Talenthouse has made headlines the last few months conducting crowdsourcing campaigns for artists seeking new creative vendors. This momentum has led to a label-wide deal with Universal Music Group, which will use Talenthouse’s platform to conduct fan-engagement contests.
The Talenthouse platform lets artists hold competitions for things like a new T-shirt designs, cover art images, etc. The artist simply chooses what they want fans to submit, and Talenthouse hosts the submissions, which other fans can then review and vote for via Facebook.
An example of a recent campaign is Deadmau5 asking fans to design his new mouse helmet. Florence and the Machine had fans design a dress for a performance. Queen asked fans to design a new T-shirt. Past collaborations with UMG include Paul McCartney, Taio Cruz, Lady Gaga, Maroon 5 and others.
Talenthouse conducts these campaigns for more than just music acts, but CEO Roman Scharf estimates about 40% of its total current activity is for music artists.
What got UMG interested in Talenthouse is not so much the ability to outsource for new creative ideas, although that’s nice. The real win with Talenthouse is how these contests also help promote the artist to new fans via Facebook’s viral network.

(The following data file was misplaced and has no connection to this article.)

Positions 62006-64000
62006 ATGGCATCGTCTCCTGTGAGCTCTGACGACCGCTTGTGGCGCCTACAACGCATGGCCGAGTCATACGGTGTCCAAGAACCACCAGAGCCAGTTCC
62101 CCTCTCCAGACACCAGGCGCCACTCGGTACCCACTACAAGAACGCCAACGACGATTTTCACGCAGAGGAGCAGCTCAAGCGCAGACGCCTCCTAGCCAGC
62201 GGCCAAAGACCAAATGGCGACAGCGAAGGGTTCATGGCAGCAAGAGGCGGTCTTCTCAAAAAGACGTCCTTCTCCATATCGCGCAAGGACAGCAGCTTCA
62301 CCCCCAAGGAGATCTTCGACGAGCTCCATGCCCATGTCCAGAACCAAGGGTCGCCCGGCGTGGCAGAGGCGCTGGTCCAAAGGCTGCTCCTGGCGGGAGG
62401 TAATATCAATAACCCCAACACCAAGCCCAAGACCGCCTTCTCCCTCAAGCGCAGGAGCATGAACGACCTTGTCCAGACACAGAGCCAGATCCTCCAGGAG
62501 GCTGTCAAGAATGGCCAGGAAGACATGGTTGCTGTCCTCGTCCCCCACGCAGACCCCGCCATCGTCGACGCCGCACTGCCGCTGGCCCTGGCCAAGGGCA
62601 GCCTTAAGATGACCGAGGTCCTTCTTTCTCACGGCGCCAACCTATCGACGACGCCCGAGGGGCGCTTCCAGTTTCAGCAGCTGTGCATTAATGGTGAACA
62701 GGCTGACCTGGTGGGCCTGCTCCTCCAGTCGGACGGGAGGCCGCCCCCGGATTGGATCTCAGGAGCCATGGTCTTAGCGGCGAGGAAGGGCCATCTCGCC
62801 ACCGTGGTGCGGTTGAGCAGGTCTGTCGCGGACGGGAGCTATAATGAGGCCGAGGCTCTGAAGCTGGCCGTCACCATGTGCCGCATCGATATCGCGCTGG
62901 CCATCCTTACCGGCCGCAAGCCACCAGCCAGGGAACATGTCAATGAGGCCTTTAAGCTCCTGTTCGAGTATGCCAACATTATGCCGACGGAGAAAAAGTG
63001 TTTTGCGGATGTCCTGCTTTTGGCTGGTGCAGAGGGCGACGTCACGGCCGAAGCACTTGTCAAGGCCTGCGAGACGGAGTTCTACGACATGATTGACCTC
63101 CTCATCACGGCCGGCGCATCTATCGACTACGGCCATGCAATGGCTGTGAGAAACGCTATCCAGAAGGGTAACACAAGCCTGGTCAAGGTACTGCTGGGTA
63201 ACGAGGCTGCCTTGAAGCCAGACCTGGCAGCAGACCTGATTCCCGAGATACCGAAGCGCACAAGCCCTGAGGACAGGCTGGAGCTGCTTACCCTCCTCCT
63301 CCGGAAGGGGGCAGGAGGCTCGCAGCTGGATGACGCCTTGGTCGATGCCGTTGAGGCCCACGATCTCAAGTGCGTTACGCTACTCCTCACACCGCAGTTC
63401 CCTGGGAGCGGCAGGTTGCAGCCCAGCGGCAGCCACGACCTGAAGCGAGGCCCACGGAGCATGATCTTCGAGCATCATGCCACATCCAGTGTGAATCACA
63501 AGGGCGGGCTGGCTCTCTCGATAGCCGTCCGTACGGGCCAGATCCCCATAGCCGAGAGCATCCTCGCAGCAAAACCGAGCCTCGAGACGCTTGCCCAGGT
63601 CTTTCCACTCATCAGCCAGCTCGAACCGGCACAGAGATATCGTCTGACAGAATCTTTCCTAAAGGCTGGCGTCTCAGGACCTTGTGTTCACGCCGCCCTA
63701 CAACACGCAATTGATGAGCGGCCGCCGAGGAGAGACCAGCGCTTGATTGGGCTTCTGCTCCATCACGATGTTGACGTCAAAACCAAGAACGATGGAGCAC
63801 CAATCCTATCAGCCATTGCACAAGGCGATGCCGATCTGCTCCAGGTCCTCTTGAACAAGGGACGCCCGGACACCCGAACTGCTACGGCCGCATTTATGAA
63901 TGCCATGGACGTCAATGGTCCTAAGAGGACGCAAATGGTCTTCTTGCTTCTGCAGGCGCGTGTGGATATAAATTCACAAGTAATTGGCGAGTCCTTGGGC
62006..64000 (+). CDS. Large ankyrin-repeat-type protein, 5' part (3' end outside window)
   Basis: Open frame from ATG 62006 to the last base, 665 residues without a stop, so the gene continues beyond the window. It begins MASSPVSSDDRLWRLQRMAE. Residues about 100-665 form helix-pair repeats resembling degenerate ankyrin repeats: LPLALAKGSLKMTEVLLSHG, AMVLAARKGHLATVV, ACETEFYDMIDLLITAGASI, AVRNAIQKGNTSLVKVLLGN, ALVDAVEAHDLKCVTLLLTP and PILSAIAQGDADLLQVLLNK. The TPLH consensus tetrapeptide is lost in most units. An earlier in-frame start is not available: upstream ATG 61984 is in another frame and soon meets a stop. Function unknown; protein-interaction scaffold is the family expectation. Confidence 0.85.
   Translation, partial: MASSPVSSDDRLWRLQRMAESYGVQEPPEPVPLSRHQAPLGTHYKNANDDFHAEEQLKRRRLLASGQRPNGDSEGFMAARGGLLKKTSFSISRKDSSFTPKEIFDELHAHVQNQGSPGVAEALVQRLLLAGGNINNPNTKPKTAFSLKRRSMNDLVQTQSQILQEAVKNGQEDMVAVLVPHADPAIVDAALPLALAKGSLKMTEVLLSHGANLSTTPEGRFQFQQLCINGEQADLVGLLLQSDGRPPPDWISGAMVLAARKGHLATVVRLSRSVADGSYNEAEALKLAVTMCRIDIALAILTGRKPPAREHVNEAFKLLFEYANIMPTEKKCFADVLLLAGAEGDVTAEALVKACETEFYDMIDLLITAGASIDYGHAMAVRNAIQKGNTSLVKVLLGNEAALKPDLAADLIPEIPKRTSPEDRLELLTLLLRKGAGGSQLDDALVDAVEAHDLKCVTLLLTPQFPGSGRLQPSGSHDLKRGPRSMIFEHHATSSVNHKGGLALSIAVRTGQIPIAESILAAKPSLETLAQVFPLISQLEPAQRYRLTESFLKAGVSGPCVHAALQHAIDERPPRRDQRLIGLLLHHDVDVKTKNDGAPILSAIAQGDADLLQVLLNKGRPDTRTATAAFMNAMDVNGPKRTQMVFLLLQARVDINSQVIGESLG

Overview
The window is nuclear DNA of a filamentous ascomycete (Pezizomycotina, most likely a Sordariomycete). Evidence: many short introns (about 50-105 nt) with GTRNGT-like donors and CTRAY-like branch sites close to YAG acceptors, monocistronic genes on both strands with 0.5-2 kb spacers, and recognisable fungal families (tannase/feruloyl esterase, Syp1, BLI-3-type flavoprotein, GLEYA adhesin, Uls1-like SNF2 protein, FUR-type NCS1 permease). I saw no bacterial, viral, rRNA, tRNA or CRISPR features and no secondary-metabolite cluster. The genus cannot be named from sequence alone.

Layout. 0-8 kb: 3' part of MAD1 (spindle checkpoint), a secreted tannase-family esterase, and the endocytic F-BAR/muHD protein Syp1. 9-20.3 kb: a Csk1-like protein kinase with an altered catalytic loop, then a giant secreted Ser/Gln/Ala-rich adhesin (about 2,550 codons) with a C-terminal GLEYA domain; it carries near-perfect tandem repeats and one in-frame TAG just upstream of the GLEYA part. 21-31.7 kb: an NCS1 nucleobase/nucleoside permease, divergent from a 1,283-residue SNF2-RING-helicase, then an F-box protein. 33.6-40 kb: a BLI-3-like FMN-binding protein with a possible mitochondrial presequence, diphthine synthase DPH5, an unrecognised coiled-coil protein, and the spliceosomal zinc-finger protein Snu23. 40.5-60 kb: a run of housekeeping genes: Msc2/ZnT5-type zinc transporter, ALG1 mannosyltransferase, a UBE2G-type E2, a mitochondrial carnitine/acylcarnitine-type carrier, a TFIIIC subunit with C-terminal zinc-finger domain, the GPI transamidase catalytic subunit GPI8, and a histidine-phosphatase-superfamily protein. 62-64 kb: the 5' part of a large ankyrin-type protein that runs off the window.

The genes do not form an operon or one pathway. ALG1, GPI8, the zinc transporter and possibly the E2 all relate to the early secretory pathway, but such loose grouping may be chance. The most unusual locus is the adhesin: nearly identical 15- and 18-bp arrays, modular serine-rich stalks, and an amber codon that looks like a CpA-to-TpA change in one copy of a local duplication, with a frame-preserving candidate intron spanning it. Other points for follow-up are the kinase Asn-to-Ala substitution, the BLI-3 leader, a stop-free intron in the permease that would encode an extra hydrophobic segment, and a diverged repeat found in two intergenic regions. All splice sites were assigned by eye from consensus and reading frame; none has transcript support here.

According to Scharf, each program gets around 1800 sumbissions. Those are then posted on the Facebook profiles of those submitting, essentially advertising the contest to all that person’s friends. Scharf says the contest conducted for Florence and the Machine generated 68 million Facebook impressions.
What’s more, these contests attract new fans among the professional vendors out there who submit to the contest as a means of promoting their work rather than just as a fan.
Scharf says that upward of 80% of those submitting for some contests are not already fans of the band. And another 65% of all people who submit content for a contest wind up “liking” the participating band’s Facebook page. Queen, for instance, saw its Facebook likes increase from 6 million fans to 8 million, more than half of which Talenthouse estimates were generated from its program rather than organically.
Look for more info on Talenthouse in Billboard’s DIY special feature, available Friday.